Custom Post Type Archives Part 4

Phew, custom post type archives are causing lots of problems. Three separate posts about them already, and the plugin was the one which broke WordPress 3.1. Well the updated version doesn’t. However, this led to a thought. Since it’s supposed to be built in, could I do it without using the plugin? After all, I was just after some very basic functionality. The answer turns out to be yes, well, almost.

Enabling the Feature

There is an attribute has_archive in the register_post_type() function which activates the archives feature, but it defaults to false. I added the code in to set this to true. This information was from Mark McWilliams, the same post also gave some hints on how the permalinks would look like.

Disabling the Plugin

The next step was to disable the plugin and see what stops working. Looks like the sidebar has some problems, which also prevents the admin bar from loading properly. The month listing from the custom widget wasn’t appearing at all.

Fixing the Widget

The widget depends on the custom get_post_type_archives() function, explained in Part 2, to do its magic.

Using a debug echo statement and commenting out suspect lines, I found the problem in one of the custom functions provided by the plugin. It returns the permalink of the post type. This can actually be generalized as

get_bloginfo('url') . '/' . $post_type . '/';

Now I get output with a link to the archives by date, but it wasn’t showing the correct number of months. Why??

Filter getarchives_where

Even the plugin just let the built in WordPress function wp_get_archives() do the hard work, so why did it work with the plugin activated? A closer look at the function itself, and the way it was used by the plugin, revealed that wp_get_archives() was insufficient to get archives by post type. It applies a filter to get the correct SQL Where clause. This was used by the plugin.

Since I only want that function, I copied the entire thing over to my own functions.php file.

function pta_wp_get_archives_filter($where, $options) {
	if(!isset($options['post_type'])) return $where; // OK - this is regular wp_get_archives call - don't do anything
	
	global $wpdb; // get the DB engine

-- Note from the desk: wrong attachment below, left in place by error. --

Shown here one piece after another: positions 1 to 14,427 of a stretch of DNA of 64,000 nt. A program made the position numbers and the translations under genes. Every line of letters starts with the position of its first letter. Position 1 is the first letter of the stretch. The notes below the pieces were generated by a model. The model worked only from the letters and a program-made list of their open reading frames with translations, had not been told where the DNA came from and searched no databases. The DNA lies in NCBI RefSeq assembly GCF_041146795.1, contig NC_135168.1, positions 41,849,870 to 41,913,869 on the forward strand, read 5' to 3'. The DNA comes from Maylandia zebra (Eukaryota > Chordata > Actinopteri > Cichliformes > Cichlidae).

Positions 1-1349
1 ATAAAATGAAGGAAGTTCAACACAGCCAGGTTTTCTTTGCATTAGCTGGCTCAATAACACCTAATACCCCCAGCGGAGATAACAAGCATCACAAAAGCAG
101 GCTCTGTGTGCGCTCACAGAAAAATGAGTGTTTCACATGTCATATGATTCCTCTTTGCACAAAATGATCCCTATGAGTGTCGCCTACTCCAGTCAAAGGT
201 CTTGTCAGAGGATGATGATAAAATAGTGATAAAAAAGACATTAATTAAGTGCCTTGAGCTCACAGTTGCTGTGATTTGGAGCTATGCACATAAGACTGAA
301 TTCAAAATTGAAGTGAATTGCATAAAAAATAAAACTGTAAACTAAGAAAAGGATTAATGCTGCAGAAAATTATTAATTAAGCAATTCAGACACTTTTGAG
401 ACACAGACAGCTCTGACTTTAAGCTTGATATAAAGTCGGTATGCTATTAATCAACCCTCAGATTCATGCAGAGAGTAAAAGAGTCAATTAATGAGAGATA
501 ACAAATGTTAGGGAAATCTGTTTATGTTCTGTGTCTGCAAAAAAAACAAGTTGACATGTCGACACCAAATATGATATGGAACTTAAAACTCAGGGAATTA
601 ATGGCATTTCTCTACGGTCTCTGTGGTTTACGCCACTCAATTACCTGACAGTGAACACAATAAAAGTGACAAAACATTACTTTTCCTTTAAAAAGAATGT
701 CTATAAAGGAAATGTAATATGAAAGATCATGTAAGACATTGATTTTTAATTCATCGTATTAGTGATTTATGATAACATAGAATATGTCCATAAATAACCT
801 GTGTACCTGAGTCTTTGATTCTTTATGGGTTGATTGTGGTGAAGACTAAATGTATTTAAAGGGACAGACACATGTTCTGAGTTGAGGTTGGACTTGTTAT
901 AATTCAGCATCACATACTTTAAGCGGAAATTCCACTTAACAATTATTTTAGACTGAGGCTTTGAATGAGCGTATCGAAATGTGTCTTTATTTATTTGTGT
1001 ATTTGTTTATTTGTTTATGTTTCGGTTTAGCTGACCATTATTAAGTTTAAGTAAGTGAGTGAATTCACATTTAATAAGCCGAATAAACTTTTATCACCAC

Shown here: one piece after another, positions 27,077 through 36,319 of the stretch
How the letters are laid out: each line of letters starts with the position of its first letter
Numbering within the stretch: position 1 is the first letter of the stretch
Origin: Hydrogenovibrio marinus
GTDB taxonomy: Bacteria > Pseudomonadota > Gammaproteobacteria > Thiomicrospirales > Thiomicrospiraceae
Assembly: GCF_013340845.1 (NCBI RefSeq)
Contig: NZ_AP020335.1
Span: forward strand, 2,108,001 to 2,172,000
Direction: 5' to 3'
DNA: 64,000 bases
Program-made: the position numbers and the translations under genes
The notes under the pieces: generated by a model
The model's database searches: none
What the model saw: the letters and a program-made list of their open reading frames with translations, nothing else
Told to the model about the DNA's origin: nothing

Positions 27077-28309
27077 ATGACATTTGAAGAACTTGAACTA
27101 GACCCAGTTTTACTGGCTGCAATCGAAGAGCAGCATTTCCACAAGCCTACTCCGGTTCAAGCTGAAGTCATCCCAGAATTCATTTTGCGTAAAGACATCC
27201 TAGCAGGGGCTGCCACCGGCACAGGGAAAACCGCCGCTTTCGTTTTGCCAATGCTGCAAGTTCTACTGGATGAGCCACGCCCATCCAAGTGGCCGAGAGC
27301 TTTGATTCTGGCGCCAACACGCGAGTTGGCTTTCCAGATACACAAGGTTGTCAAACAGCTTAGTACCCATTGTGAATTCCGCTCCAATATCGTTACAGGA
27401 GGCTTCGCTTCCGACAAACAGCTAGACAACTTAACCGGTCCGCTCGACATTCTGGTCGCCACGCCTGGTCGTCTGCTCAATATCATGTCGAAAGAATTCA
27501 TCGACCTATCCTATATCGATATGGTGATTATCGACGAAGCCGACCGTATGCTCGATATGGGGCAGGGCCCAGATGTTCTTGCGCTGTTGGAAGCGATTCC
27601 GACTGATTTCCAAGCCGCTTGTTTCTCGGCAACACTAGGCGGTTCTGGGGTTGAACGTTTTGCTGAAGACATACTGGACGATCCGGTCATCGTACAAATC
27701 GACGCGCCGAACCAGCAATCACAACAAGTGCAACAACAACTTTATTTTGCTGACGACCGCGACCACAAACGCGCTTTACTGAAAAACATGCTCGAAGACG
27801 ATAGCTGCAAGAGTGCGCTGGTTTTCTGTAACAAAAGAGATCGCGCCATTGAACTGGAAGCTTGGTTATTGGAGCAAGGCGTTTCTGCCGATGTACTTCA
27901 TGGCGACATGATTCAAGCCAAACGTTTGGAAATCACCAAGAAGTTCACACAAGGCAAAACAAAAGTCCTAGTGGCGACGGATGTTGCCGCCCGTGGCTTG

$post_type = $wpdb->escape($options['post_type']); // escape the passed value to be SQL safe
	if($post_type == 'all') $post_type = ''; // if we want to have archives for all post types
	else $post_type = "post_type = '$post_type' AND"; // otherwise just for specific one
	
	$where = str_replace('post_type = \'post\' AND', $post_type, $where);
	
	return $where;
}
add_filter('getarchives_where', 'pta_wp_get_archives_filter', 10, 2);

Now the archive links work and the correct number of links are displayed, depending on what the post type is!

Archive Templates

This approach led to my custom post types being displayed incorrectly as they now use the archive.php template file. It only displays the excerpts for archives, so the shortcodes and meta data no longer show up. As each post will be very short in length, I want the full content and meta data to show up, just like it does on the main page listings.

The solution to this was simply to copy archive.php to the child theme, rename it archive-{post-type}.php, and change the function call to the loop so that it calls my previously written custom loops.

Page Templates

{post-type}-template.php were previously used for both the display of the full listing as well as the archive pages. With WordPress 3.1, archives are handled by the archive template pages. Thus, the if-else conditions which handled query_posts() can be removed. The page templates will be used just for display of all the custom posts.

Conclusion

With all these changes, I can now use one less plugin and use more of the functionality available in WordPress Core.

Custom Post Type Archives Part 5

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